The Wechsler Intelligence Scale for Children (WISC) is a standardized intelligence test designed to assess the cognitive abilities of children aged 6 to 16 years old. The WISC is currently in its fifth edition (WISC-V) and is widely used by psychologists, educators, and clinicians to diagnose learning disabilities, intellectual disabilities, and giftedness, as well as to inform educational and treatment planning.
The WISC-V measures several cognitive domains, including verbal comprehension, visual-spatial processing, working memory, processing speed, and fluid reasoning. The test includes both verbal and nonverbal tasks and is designed to be administered individually by a trained professional.
The WISC-V yields several composite scores, including a Full Scale IQ score, which provides an estimate of overall cognitive ability. In addition, the test provides scores for individual subtests and cognitive domains, which can help identify specific strengths and weaknesses in cognitive functioning.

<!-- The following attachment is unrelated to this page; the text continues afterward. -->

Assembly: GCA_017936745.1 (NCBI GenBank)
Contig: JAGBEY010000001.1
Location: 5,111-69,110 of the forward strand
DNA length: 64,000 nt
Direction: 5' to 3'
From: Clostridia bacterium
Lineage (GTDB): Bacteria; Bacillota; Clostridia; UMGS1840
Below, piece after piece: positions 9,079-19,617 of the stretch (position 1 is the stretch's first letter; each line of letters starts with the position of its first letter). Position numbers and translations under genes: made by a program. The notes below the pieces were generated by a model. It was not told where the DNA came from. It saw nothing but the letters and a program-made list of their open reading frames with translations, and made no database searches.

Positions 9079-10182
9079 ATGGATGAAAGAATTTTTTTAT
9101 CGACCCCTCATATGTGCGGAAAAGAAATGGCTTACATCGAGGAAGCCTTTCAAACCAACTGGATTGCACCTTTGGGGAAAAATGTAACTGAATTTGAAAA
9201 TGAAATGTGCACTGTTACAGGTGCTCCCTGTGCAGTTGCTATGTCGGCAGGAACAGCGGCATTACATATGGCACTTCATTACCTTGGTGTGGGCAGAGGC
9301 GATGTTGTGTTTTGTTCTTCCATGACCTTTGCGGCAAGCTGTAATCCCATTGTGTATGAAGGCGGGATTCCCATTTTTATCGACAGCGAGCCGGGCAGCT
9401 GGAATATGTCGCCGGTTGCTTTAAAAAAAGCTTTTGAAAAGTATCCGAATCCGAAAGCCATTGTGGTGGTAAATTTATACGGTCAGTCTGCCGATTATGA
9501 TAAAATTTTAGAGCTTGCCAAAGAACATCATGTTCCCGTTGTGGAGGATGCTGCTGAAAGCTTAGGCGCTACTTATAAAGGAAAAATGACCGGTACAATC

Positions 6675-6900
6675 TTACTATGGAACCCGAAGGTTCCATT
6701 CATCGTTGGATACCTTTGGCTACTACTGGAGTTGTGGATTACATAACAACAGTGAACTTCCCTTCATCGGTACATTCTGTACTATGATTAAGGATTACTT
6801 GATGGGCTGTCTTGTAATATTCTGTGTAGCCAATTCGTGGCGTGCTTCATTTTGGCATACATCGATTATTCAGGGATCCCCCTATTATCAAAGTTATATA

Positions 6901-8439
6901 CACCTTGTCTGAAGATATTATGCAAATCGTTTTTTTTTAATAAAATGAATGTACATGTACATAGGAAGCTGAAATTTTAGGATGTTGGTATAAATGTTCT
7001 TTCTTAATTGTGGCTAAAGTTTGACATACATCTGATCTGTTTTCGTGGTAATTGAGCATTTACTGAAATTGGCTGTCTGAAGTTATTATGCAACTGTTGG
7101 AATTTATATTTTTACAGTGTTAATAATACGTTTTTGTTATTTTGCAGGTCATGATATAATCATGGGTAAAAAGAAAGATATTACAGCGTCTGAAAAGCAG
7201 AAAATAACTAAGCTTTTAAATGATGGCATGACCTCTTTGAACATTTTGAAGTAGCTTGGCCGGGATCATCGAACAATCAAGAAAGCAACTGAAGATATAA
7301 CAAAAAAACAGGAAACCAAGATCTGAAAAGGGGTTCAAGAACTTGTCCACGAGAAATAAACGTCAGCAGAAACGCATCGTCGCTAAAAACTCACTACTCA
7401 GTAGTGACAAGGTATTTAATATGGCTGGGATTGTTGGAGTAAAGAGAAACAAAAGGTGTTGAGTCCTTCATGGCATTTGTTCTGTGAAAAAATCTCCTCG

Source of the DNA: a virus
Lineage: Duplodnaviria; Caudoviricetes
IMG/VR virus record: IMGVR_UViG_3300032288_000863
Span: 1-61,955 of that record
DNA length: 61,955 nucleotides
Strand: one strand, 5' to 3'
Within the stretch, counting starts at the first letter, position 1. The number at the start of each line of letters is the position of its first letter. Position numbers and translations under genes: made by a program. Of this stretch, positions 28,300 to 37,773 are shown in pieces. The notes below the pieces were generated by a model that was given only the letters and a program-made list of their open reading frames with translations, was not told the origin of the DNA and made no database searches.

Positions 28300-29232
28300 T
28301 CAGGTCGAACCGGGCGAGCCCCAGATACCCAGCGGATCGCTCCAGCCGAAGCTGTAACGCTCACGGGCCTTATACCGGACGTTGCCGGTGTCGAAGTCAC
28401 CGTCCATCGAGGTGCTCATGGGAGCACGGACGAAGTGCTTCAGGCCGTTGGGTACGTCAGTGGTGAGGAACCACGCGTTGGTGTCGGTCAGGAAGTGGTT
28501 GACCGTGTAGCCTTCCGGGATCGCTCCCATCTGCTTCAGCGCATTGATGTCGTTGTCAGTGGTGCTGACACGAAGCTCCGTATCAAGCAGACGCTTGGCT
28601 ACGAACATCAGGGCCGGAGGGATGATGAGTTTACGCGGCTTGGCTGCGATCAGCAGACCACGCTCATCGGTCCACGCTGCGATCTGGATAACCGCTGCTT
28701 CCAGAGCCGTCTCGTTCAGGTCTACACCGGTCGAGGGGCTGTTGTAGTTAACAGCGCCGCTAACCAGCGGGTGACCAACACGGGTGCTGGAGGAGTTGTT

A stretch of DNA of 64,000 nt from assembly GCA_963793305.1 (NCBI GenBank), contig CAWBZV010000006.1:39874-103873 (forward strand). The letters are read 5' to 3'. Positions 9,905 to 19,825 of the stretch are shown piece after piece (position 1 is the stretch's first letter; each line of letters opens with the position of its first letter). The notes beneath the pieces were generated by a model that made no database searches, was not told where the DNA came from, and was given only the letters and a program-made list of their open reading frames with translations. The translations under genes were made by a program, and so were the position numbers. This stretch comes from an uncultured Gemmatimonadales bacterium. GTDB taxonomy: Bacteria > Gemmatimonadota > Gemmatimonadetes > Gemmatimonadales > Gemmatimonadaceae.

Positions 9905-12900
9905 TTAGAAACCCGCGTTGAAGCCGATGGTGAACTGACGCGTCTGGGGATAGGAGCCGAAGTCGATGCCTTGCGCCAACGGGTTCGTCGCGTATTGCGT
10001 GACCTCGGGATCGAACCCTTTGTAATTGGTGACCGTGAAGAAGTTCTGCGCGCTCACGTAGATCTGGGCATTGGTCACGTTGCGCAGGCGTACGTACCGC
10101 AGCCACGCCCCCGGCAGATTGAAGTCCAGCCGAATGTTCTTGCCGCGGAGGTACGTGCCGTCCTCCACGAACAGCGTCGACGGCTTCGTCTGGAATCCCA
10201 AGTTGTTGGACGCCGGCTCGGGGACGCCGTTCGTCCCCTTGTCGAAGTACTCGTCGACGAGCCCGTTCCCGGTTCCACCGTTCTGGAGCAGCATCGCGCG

The WISC-V is designed to be culturally and linguistically fair and is available in several languages. The test has undergone extensive research and validation to ensure its reliability and validity across diverse populations.
Overall, the WISC-V is a widely used and well-regarded intelligence test that provides valuable information about a child’s cognitive abilities and functioning, which can inform educational and treatment planning.
Physicist Stephen Hawking. When asked his IQ, he replied: “I have no idea. People who boast about their IQ are losers.”
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